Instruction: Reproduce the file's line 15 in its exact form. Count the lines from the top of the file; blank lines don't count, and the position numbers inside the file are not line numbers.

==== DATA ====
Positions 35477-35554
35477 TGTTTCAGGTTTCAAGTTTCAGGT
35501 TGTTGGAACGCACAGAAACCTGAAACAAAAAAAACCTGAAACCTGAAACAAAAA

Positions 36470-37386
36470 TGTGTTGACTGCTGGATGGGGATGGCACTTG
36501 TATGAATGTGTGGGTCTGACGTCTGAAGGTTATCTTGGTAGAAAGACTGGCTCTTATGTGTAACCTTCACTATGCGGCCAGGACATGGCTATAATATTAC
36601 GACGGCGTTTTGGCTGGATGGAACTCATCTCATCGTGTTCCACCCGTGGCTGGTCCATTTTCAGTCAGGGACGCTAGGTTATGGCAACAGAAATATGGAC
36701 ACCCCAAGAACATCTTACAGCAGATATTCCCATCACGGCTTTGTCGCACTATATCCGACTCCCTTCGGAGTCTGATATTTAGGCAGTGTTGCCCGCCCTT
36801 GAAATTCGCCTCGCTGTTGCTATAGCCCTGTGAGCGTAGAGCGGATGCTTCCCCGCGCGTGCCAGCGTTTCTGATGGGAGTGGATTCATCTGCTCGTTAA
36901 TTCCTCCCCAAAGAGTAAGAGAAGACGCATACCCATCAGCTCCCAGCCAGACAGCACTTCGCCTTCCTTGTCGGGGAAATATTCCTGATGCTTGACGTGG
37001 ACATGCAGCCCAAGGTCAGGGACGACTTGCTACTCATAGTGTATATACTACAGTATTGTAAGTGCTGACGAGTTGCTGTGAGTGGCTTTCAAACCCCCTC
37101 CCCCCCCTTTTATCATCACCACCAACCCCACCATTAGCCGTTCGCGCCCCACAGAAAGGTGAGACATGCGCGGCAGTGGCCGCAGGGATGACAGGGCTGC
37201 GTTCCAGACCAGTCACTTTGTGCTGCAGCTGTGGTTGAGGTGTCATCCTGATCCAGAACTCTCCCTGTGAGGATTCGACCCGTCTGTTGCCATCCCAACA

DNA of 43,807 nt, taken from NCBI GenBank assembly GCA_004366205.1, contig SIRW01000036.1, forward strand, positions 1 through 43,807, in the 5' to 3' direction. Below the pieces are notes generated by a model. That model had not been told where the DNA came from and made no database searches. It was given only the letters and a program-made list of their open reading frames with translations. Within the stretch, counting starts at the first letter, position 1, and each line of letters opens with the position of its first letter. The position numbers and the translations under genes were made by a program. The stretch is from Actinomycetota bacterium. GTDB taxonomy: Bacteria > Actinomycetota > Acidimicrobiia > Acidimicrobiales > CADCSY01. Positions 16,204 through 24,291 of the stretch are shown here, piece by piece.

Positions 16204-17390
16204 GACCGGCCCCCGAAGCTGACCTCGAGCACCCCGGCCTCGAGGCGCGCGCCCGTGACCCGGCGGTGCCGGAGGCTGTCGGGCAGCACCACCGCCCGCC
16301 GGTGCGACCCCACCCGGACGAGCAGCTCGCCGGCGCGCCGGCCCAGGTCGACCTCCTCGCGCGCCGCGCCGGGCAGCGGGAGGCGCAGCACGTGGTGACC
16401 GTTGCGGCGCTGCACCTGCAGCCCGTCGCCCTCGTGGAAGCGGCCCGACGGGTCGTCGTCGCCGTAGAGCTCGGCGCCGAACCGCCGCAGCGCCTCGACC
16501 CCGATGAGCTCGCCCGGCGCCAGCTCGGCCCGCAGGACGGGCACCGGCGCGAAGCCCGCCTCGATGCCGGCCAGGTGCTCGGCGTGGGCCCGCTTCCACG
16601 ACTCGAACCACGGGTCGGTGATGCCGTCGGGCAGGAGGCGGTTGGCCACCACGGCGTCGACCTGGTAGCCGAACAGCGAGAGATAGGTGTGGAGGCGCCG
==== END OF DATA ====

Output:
Positions 16204-17390